We evaluated the behaviors of for several multisets. The probability to observe a specific solution is described in Figure 3(b). Individual solutions can be represented as lines with nodes on -plane, where each node represents one element of the multiset (Figures 3(d) and 3(e)). The most probable solutions reside near the “expected solution” (represented as dotted line), and the probability to observe a solution where many elements deviate from the probable solution is low (Figure 3(e)). Graphical representation of the solutions highlights that sampling could lead to deviation of the frequency of the individual elements of the multiset; for example, Figure 3(e) describes >2 fold deviation from the expected value for one of the elements. Figure 3(f) shows that the solution in which two elements deviate by >2 fold is improbable. This observation is a simple consequence of the multiplicity of the probabilities (large deviation from the average has probability and the probability to observe this deviation twice is ).
Even in small multisets, such as made of four unique and 10 total elements, operation yields large number of solutions with equal probability, termed as redundant solutions (e.g., solutions that have equal probability in Figure 3(b)). Redundancy depends on the structure of the multiset (Figure S2). This redundancy makes the calculations of all probable solutions of impractical. For sets even with 5-6 unique elements, identification of all vectors , which satisfy equation and reside within a 95% interval, requires hundreds of thousands of iterations (Figure S2 and S3). On the other hand, calculation of the confidence interval of each element of the vector converges rapidly. A multiset with 1000 unique elements and total elements is similar to an average deep sequencing data set (Figure 4). Calculation of all probable solutions of is beyond the capabilities of most computers. However, the 99.9% confidence interval of all elements of vector can be calculated in ~2 minutes on an average desktop computer. The red dots in Figure 4 are and or the 99.9% high and low confidence interval of all elements Bi (Figure 4).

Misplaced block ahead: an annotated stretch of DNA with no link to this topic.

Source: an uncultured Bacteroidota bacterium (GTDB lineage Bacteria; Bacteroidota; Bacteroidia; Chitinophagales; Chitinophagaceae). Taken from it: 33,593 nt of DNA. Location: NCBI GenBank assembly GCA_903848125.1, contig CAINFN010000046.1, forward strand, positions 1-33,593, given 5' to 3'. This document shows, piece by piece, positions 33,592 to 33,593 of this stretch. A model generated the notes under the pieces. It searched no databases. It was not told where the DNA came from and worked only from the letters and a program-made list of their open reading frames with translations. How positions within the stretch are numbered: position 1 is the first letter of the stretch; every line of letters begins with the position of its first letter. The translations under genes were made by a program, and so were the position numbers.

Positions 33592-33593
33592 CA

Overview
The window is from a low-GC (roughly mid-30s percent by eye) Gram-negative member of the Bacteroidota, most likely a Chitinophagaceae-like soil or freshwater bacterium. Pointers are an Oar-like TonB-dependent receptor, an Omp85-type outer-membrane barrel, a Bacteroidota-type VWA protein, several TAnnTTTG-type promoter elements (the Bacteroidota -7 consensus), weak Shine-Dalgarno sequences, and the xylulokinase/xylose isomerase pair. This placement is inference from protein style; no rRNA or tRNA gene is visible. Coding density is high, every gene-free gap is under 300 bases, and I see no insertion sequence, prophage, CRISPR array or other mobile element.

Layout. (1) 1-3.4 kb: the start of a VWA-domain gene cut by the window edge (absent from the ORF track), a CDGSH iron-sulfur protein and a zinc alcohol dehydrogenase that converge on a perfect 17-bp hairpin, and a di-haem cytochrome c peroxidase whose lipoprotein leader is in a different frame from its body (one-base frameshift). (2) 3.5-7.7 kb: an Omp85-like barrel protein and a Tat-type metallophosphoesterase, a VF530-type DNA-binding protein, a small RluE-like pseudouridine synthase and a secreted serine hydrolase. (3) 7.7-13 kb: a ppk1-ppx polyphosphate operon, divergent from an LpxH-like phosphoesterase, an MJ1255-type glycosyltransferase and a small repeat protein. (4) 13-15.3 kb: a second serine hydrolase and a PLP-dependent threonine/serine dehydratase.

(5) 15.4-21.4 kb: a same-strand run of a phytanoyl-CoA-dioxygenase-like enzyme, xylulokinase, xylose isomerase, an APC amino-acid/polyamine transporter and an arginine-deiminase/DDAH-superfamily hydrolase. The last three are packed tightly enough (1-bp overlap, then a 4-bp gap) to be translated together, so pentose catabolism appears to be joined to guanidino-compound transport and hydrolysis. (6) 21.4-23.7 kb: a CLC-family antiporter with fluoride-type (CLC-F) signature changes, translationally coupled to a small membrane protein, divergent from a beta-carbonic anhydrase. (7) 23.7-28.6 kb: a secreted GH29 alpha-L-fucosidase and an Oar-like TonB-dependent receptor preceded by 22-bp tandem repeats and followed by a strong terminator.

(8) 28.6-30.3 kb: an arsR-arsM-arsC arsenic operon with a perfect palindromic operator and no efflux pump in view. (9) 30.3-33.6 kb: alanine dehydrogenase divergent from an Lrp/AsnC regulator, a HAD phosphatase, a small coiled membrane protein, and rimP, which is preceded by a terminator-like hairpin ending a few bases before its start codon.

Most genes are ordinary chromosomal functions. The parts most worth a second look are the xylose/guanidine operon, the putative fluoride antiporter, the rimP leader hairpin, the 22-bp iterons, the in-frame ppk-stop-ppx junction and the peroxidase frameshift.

The sampling operator is critical in phage display because sampling of libraries occurs in every step of the selection and the preparation of libraries for sequencing. The stochastic nature of sampling operators makes two identical screens “similar within a confidence interval.” Solving (1) exactly is not possible, but it should be possible to estimate the solution within a confidence interval. Consider where and are diagonal matrices of the upper and lower confidence intervals for the association constants. A simulation of the behavior of the operator (Figures 3 and S3) suggests that the relative sizes of the confidence intervals might be impractically large when the copy numbers of sequences are <10.
Multiple sampling events of the operator yield a normal distribution for each element of the vector (Figure 3). Fitting this normal distribution could yield a “true” value of the process. This process is identical to the extrapolation of the average from the normal distribution of noisy data. Multiple algorithms for such extrapolation exist for one- and multidimensional stochastic processes [38, 39]. We believe that behaves as a one-dimensional stochastic process and it might be possible to extrapolate the true value of the sampling from 7 to 10 repeated instances of (i.e., the number of data sufficient to fit an 1D normal distribution). The necessary practical steps towards solving (3) or (10) are the following. (i) Eliminate or account for any bias not related to binding (e.g., growth bias). (ii) Repeat the screen several times. (iii) Measure all copy numbers of all sequences, including zero values, with high confidence. Requirement (i) has been an ongoing effort in our group [11, 40] and other groups [13, 41–43]; for review see [11, 44]. Deep sequencing makes it simple to satisfy requirement (ii) and obtain multiple instances of the same experiment. For example, we described the Illumina sequencing method that allows using barcoded primers to sequence 18 unrelated experiments in one deep sequencing experiment . We recently scaled this effort to 50 primer sets and evaluated the performance replicas of simple selection procedures (in preparation).